For the first time, a baby is born using an uterus transplanted from deceased donor



London – Brazilian doctors reporting the world's first baby brought to a woman with an uterus transplanted from a deceased donor.

Eleven previous births have used a transplanted wall but of a living donor, usually a relative or friend.

Experts said using uterus of women who have died could make more transplants possible. Ten of the previous attempts to use deceased donors in the Czech Republic, Turkey and the United States. It. Have different.

The baby girl was delivered last December by a woman born without an uterus because of a rare syndrome. The woman – a 32-year-old psychologist – was initially surprised by the transplant, said Dani Edgenberg, the lead doctor at the University of São Paulo School of Medicine.

"That was the most important thing in her life," he said. "Now she is coming to show us the baby and she is so happy,"

The woman is pregnant in vitro fertilization seven months after the transplant. The tenor was a 45-year-old woman who had three children and died of a swing.

The unknown, which has not been shown, has a Cesarean section. Doctors also removed the womb, partly so the woman would no longer have to take anti-rejection medicines. Nearly a year later, mother and baby are healthy.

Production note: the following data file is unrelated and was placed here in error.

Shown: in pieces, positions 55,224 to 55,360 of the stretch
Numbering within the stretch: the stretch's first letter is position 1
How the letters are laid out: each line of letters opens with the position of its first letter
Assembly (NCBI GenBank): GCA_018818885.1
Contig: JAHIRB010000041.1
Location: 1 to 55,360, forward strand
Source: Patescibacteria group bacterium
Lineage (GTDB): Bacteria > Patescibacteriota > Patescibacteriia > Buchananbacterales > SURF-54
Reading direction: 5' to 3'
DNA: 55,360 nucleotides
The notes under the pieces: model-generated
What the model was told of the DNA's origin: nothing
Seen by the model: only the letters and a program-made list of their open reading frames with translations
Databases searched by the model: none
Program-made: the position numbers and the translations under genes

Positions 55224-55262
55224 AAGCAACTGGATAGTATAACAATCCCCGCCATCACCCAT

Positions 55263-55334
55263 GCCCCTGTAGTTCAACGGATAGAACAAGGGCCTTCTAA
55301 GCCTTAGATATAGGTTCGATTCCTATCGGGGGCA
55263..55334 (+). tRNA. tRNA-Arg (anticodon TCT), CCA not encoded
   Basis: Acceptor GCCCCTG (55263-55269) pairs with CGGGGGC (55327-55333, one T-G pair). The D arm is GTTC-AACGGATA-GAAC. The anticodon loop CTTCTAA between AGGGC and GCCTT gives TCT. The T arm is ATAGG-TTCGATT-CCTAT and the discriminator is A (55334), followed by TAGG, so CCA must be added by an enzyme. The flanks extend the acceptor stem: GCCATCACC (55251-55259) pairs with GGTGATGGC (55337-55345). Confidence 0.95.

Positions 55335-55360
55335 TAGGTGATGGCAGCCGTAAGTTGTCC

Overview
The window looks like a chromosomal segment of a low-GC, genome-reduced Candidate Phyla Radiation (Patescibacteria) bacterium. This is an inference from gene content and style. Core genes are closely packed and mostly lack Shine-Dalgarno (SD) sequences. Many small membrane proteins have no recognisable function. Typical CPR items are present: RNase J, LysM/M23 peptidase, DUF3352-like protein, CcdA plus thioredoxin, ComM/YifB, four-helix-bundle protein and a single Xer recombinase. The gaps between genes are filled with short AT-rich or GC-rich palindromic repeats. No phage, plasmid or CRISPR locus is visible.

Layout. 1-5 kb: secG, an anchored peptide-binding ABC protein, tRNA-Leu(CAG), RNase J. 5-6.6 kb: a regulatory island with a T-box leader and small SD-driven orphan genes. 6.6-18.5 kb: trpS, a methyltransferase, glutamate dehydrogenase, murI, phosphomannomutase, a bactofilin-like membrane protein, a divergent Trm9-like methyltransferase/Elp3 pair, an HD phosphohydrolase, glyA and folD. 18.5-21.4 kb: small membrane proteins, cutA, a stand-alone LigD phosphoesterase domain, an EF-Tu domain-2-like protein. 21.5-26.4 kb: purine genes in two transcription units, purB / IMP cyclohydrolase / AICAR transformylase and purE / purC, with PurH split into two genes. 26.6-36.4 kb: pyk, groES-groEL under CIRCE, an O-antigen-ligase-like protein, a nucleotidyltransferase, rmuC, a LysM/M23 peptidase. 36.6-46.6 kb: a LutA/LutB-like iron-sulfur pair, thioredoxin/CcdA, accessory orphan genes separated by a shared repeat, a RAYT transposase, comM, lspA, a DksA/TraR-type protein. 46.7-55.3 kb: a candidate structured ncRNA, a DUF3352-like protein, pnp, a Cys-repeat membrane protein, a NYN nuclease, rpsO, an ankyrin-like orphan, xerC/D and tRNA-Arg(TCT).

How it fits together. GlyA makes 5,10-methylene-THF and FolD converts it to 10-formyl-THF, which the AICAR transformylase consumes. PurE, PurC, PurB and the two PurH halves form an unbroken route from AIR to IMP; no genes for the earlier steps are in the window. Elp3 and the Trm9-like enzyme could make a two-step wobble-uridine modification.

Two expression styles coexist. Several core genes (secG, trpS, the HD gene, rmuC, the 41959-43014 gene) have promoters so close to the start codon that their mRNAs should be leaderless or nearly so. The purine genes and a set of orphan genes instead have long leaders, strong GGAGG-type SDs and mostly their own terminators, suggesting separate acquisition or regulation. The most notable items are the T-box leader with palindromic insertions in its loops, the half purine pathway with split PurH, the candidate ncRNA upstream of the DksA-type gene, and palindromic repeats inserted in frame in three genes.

Two more transplants are planned as part of the Brazilian study. Details of the first case appeared in Tuesday in the Medical Journal of Lancet.

Uphorus transplantation was pioneered by a Swedish doctor Matt Brannstrom, who had issued eight children of women who had women of family members or friends. Two babies have been born at Baylor University Medical Center University in Texas and one in Serbia, also from transplants of living donors.

In 2016, physicians in the Cleveland Clinic have translated an uterus from a malignant men, but it is still an infection developed.

"The Brazilian group has proven that using Dedz Donners is a viable option," said the clinic Dr. Tomatozo Falcone, which is involved in the OHIO case. "It can give us a larger organs supply than we think it is possible."

The Cleveland program is able to use lost donors. Falcon has the fact that the transplant was successful after the uterus was preserved in ice for nearly eight hours demonstrating how resilient the uterus is. Doctors try to keep the time an organ is without blood flow to a minimum.

Other experts say that the knowledge of such procedures can also solve some lingering mysteries about pregnancies.

"There are still lots of things we do not understand about pregnancy, like Embryos Implant," said Dr. Cesar Diaz, who co-authored an accompanying commentary in the journal. "The transplants will help us understand implantation and every stage Of pregnancy. "


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